who refused to move the capital into the floodplain where it would be better

Who refused to move the capital into the floodplain

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who refused to move the capital into the floodplain where it would be better situated relative to trade routes. Further, the king received profits from ivory and distributed within his court, shutting out the Barotse. Though the details are not clear, Birmingham (1976) ties the restoration of Lozi independence to this trade. He argues that traders operated independently of the state, and the second Kololo king was followed by an interregnum before a Lozi king was restored in the 1870s. He suggests that the western ivory trade “may have facilitated” this restoration. Gluckman (1941) suggests that the restored Lozi king traded cattle, ivory and slaves on his own account for trade goods that he distributed, both among his own people and among subject tribes. Overall, these are consistent with the Ricardian view that opportunities for trade give rise to states. While Songhai and Oyo expanded to capture more territory, they did so after having arisen in a location favorable to trade across ecological zones. The Luba too expanded after 1780, but did so based on power already acquired through prox- imity to the Bisa ivory trade. When that trade declined, the kingdom collapsed. The pre-Kololo Lozi dominance over surrounding peoples, while stemming in part from the cohesion deriving from their environment, also depended on the ability to trade and collect tribute in the diverse products of their neighbors. That the Suku participated in long-distance trade while possessing only limited internal markets further supports that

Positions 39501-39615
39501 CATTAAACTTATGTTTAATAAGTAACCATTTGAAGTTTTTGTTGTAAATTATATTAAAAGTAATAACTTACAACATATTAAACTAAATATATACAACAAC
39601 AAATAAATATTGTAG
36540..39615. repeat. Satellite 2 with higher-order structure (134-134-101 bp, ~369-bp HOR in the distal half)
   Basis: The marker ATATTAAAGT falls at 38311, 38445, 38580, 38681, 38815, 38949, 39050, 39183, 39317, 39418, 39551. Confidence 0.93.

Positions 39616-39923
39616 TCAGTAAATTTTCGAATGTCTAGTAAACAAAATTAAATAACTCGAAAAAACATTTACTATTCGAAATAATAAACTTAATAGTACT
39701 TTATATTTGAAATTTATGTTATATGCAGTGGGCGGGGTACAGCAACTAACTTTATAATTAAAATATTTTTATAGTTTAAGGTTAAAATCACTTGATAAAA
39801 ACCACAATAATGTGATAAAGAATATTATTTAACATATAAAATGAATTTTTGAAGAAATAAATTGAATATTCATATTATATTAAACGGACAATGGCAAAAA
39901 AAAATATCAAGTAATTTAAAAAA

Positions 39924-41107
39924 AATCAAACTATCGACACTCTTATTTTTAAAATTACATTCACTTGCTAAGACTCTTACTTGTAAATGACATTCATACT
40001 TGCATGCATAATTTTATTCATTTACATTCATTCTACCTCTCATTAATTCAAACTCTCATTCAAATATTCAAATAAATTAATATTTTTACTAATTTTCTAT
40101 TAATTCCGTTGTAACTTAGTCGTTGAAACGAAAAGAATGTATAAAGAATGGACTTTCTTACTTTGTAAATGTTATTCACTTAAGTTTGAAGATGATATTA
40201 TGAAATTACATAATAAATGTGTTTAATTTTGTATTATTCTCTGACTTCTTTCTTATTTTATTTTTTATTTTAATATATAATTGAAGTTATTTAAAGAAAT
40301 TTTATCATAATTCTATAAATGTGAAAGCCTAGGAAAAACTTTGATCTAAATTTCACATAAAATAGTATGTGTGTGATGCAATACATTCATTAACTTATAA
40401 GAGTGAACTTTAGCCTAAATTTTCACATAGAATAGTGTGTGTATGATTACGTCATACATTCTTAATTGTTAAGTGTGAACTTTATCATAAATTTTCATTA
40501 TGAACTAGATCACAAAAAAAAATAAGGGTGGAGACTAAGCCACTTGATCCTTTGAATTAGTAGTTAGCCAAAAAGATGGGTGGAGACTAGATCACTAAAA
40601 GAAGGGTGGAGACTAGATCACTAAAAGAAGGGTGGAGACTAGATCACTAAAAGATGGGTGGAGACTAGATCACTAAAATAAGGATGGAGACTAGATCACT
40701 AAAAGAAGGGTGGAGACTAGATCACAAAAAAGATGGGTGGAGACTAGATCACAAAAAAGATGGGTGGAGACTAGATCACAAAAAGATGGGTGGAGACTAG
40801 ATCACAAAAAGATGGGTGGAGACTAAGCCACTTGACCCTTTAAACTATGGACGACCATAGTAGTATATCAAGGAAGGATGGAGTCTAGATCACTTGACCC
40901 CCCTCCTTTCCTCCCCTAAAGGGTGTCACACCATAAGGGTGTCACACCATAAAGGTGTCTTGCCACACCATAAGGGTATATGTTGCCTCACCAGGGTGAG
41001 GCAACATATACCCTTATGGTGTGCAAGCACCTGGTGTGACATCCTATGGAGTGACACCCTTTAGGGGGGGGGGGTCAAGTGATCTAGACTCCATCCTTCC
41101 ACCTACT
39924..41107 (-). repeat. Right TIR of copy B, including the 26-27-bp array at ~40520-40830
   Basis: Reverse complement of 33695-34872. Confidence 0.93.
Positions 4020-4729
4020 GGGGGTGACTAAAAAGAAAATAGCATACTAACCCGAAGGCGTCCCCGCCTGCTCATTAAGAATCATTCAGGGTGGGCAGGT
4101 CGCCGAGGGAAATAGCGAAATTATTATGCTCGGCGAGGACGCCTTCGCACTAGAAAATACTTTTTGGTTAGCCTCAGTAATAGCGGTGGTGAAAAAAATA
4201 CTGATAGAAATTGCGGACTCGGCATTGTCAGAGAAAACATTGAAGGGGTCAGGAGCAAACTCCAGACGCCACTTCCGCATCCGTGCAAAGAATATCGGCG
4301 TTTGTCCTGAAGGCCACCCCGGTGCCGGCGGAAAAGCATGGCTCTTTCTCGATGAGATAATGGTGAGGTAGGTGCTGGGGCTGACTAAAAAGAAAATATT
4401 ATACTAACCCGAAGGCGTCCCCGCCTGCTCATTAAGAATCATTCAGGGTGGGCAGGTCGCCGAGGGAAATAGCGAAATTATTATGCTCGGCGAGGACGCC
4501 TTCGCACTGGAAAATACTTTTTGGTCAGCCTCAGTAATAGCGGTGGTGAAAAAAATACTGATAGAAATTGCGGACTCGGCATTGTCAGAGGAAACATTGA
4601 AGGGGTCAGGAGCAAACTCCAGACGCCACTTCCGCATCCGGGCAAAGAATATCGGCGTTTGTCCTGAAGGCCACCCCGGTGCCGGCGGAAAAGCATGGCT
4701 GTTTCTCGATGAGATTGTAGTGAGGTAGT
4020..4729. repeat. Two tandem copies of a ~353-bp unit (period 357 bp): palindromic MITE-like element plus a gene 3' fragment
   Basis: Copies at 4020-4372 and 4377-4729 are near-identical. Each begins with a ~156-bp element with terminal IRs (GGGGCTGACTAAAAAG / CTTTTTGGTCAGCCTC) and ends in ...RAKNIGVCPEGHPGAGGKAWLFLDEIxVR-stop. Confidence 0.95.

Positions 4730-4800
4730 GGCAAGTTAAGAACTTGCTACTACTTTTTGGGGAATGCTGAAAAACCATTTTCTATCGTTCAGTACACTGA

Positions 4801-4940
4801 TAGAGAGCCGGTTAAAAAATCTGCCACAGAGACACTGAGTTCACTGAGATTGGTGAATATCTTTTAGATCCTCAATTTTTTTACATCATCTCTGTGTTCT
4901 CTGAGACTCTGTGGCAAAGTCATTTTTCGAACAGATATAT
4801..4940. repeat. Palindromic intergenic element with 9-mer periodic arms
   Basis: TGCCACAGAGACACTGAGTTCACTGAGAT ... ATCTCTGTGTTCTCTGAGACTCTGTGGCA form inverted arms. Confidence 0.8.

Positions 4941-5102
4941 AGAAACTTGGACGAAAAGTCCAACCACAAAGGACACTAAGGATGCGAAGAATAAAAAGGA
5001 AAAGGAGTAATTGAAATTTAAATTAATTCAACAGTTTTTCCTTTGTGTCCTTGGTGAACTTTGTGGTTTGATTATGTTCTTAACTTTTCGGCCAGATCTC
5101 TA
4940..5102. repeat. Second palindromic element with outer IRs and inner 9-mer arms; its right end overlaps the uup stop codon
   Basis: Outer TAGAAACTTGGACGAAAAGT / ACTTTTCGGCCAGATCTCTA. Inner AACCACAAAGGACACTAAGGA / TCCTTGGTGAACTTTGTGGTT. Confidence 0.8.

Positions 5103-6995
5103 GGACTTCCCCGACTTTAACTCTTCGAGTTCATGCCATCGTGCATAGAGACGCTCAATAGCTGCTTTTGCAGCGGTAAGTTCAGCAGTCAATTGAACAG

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ECOLOGY, TRADE AND STATES IN PRE-COLONIAL AFRICA 25 T ABLE 13. Alternative stories: Additional controls and ethnic competition [Table 13 here] it is the ability to trade the products of different macro-ecological regions that matters most. In every case, rulers relied heavily on taxing trade. The exception is Toro, which emerged in a region with an existing trade in salt and iron, but conquered Busongora in part to capture the most important source of salt in the region. Toro, however, inherited its political structure from Bunyoro, which had previously grown strong in part due to its sale of metal goods and control of the Kibiro salt industry. My third strategy for dismissing this alternative explanation is to control directly for area. This is not done in the main analysis, because it is potentially endogenous. States that independently develop strong states might have larger areas, biasing the coefficient on both area and potentially on the other coefficients. With that caveat in mind, if it is only through expansion that states become correlated with ecological diversity, there should be no correlation conditional on area. I include it, then, as an additional regres- sor in Table 13. The impact of area is negligible, and the coefficient remains significant, positive, and of a similar magnitude.
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